As we were watching the Walter Cronkite tribute on CBS this evening, we learned that Frank McCourt, the Pulitzer Prize-winning author of best-selling autobiography “Angela’s Ashes,” had died at the age of 78.
Reports say the McCourt, who was previously diagnosed with melanoma, died of meningitis.
McCourt was born in Brooklyn and returned to Ireland with his family when he was four years old, a story he retold with humor and ruefulness in “Angela’s Ashes.” McCourt was a former writing teacher (which he chronicled in his two other books “‘Tis” and “Teacher Man”) but didn’t get into book writing until later in his life.
Inspired, we pulled out our copy of “Ashes.” Our favorite part will always be the very beginning:
“When I look back on my childhood I wonder how I survived at all. It was, of course, a miserable childhood: the happy childhood is hardly worth your while. Worse than the ordinary miserable childhood is the miserable Irish childhood, and worse yet is the miserable Irish Catholic childhood.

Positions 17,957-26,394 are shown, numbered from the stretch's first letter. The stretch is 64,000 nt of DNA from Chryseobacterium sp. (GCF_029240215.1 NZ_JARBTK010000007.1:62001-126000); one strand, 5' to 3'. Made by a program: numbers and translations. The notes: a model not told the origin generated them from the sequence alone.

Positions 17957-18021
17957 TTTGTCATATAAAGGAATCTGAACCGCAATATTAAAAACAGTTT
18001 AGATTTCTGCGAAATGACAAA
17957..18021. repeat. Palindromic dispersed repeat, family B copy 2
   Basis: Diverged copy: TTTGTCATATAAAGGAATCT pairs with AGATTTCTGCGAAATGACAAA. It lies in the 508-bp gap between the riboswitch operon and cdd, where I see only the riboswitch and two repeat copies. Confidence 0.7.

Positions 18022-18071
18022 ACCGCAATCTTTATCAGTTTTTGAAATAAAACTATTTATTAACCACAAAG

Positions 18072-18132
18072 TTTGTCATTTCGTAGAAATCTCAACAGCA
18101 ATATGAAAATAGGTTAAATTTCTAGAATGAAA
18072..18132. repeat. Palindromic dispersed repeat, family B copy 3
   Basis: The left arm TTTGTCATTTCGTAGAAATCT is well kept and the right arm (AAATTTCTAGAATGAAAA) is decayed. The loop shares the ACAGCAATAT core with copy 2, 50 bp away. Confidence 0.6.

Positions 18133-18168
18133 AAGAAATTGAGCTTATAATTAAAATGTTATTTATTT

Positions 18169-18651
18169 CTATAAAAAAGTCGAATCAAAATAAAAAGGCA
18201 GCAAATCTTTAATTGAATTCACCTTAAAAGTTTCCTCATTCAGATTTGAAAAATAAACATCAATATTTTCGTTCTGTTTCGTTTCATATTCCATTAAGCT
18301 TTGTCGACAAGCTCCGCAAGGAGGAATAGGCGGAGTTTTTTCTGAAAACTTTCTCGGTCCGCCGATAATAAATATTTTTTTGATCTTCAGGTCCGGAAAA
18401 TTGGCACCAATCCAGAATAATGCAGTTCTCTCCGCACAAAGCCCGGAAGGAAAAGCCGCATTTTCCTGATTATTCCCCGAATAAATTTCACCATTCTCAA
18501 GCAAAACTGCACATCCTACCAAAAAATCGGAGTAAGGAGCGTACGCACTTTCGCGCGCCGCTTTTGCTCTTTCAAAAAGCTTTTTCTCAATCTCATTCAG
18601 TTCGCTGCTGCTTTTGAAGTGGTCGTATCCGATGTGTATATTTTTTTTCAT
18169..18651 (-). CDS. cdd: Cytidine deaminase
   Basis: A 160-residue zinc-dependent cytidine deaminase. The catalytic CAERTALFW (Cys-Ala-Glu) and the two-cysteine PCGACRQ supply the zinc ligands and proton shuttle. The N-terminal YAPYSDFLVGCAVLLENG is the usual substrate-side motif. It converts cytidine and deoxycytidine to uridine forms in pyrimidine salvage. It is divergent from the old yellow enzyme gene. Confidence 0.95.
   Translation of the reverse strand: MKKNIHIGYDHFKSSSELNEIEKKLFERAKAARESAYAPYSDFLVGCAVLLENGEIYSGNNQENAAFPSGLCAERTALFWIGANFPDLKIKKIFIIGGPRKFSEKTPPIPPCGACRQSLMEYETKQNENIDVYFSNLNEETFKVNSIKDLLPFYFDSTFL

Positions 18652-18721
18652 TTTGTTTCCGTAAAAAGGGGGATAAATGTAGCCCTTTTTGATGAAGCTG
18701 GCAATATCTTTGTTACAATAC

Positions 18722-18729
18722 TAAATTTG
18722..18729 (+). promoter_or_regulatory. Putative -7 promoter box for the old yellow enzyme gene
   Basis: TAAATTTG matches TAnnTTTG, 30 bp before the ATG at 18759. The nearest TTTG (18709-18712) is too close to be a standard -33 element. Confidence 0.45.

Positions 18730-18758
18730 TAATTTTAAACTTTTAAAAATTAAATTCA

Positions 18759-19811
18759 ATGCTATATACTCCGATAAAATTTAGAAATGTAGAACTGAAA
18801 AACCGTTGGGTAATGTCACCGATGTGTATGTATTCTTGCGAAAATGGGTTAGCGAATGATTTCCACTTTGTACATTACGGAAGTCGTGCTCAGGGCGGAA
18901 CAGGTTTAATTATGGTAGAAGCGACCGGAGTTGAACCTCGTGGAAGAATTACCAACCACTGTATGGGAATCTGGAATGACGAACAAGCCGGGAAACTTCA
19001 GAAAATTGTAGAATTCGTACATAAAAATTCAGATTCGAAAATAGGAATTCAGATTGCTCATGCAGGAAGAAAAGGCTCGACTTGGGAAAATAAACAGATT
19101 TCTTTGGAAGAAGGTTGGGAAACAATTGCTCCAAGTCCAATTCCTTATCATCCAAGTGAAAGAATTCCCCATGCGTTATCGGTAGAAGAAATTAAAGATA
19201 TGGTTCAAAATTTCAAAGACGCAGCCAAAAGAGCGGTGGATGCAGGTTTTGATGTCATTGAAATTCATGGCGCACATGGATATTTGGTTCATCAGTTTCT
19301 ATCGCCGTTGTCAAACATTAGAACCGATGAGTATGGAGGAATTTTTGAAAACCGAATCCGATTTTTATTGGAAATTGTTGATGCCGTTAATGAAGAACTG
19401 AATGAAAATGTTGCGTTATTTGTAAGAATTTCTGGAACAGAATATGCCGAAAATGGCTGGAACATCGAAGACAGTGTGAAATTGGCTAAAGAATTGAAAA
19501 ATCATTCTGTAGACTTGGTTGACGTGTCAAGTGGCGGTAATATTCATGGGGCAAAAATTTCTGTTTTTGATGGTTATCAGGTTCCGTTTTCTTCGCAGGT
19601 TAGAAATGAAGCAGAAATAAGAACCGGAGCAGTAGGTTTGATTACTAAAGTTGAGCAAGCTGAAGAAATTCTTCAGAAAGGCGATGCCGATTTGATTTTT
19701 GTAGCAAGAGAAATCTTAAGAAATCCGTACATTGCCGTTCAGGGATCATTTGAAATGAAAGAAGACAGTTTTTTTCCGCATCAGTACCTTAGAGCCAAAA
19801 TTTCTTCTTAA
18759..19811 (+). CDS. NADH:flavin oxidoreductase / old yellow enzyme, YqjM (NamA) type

People everywhere brag and whine about the woes of their early years, but nothing can compare with the Irish version: the poverty; the shiftless loquacious alcoholic father; the pious defeated mother moaning by the fire; pompous priests; bullying schoolmasters; the English and the terrible things they did to us for eight hundred long years.
Above all — we were wet.”
(Photo by David Shankbone)